Wednesday, January 11, 2006

Designing vital communities

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Re-imagining our cities.

I found an article the other day about urbanism that was really interesting as it seems to be something that all growing communities have to face up to.

Having just driven through old and modern developments in Auckland the article provided some thoughts for the future. Love Titirangi - hate 'new' Howick.

In earlier days governments have encouraged the development of mass housing for low income people often without thought to the human needs of those involved. Years ago I visited an old man in the UK relocated from his ‘slum’ home to a high rise block. He had great view but in the process he had lost contact with the people he used to know and his local pub. No doubt the ‘modernistic’ planners thought it efficient!

The article I found was written by the highly respected architect Zaha Hadid, born in Baghdad and now working in London, who won the Pritzker Prize in 2004 architect’s highest award in 2004.

In her article she discuses the role of architecture in a era of rapid evolution of technology and social expectations and how this relates to urban design and to the development of our society as a whole.

How we design our cities effects how we think and live. As we shape our cities they in turn shape us. This is too important to leave to developers and local politicians with their vested interests.

The redevelopment of city centres in recent times has illustrated this need to consider human needs rather just economic efficiency. Traditional cities once evolved organically but with the advent of the motorway developments are sprawling over the country side.

Modernistic planning based on efficiency still calls the tune but Zaha writes that one of the great challenges of contemporary urbanism and architecture is the need to move away from what she calls the ‘Fordist ‘ paradigm where buildings are mass produced based on a few basic designs. You can have any house you like as long as it is a shade of brown!

Zaha calls for a ‘post modern’ or post ‘Fordist’ environment of flexible combinations of work and life processes. She uses words such as ‘dynamism’ and ‘fluidity’ in relation to future housing, careers and organizations.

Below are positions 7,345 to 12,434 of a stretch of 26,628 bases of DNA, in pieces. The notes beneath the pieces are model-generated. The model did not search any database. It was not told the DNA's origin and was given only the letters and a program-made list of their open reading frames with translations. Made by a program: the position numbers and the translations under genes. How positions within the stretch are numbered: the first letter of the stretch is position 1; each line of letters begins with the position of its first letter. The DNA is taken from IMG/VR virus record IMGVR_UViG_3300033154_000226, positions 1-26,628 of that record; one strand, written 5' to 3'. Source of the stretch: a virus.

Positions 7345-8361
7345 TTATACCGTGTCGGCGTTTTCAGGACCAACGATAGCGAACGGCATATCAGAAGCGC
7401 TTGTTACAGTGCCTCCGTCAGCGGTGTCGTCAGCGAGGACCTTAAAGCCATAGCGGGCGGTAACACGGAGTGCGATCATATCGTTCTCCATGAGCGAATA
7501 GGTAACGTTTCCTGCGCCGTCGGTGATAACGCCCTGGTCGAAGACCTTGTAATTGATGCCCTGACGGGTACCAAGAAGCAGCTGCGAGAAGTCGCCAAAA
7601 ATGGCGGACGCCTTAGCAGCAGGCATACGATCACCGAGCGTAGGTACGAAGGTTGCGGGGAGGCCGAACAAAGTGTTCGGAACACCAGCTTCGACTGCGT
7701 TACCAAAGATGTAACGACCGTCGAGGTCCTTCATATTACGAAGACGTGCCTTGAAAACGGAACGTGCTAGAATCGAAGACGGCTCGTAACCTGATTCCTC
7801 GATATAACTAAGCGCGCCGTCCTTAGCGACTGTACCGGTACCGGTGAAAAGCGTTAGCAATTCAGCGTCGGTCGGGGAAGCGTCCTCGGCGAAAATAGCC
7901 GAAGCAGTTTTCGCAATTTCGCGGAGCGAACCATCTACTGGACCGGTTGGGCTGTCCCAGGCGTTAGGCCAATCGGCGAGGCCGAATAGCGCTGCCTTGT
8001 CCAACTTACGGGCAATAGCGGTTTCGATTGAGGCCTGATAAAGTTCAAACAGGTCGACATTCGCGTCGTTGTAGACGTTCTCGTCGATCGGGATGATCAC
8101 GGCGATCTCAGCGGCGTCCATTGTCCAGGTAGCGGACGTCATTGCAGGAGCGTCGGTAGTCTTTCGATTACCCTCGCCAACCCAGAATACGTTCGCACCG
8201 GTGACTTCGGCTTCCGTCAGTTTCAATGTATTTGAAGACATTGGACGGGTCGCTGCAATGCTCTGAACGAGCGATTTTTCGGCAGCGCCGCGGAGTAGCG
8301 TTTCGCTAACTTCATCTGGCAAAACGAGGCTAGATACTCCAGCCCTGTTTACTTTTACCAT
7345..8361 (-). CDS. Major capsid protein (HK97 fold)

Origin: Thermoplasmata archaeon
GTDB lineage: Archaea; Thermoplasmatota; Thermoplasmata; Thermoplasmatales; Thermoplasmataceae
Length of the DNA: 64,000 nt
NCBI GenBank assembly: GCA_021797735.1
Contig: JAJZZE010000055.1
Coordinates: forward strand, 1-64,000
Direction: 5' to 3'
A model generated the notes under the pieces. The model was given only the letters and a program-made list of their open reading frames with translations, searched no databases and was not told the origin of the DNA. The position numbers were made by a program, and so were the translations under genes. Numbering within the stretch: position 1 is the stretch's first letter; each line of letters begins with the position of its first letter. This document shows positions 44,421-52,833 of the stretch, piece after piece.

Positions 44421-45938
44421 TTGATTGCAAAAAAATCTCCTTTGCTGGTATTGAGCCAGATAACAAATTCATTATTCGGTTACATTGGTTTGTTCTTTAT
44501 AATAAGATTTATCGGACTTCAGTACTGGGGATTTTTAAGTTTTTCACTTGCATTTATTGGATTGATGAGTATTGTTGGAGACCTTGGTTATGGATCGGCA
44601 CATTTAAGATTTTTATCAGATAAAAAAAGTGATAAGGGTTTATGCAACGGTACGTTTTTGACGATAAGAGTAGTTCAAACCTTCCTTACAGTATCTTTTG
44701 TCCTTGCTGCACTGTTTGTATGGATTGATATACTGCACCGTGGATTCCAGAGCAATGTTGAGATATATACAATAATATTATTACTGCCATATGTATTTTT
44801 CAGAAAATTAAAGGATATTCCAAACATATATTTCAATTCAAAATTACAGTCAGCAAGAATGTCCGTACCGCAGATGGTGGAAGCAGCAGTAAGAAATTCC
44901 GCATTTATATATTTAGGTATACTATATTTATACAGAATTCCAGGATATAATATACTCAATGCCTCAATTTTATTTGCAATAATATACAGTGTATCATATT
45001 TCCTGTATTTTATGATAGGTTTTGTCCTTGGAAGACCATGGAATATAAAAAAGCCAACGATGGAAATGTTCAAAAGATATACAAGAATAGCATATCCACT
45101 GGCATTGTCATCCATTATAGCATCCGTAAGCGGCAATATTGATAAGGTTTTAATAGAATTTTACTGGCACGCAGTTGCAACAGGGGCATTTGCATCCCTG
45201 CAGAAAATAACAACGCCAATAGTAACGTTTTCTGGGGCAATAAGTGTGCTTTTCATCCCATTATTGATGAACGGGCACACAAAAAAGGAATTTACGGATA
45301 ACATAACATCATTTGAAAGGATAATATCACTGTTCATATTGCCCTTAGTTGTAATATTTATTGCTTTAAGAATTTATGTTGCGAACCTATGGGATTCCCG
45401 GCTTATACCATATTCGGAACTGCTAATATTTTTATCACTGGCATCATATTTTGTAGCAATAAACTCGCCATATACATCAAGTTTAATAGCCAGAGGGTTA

All aspects of life, she writes, need to be ‘enfolded’ in on each other in a direct contest to the fragmentation and isolationism of the current ‘Fordist’ mindset.

Larger secondary schools are a perfect model of the ‘Fordist’ mentality with their standardized ‘one size fits all’ curriculums, specialist teachers, and egg crate buildings. ‘Post modern’ alternatives would see schools built in a variety of flexible ways, integrated organically with their parents and their communities. Diversity, community and creativity would be the ‘key words’ not efficiency, competition and Eurocentric standardization.

Cities, communities, and schools, would begin to reflect diversify and difference. Education, entertainment, work, and habitation would all be interrelated. The traditional modernistic grid patterns are antithetical to such developments Zaha believes.

Differentiation is the new game.

In education it will mean a move from mass education to personalized learning. New Mindsets as well as new flexible buildings will be required.

All this, Zaha says. will need a new language for architects and those who have responsibity for urban development. She believes that those cities which can shake off their now outdated designs and who dare to adapt contemporary urbanism and thinking will be the real places to live in the future.

Imagine a society, a city, or a school, built for the future rather that reflecting the past.

For more information about Zaha Hadid visit the Time magazine site.


Anonymous said...

The 'modern' grid world meeting the flexible creative world of the 'post modern' future!

Anonymous said...

This dilemma will need to be faced up to in every area of life. We live in interesting times.

Bruce Hammonds said...

It is the same old story - the 'modern era' thinkers from the 20th C versus the creativity and diversity of 'post modern' ideas.

Standardization versus creativity.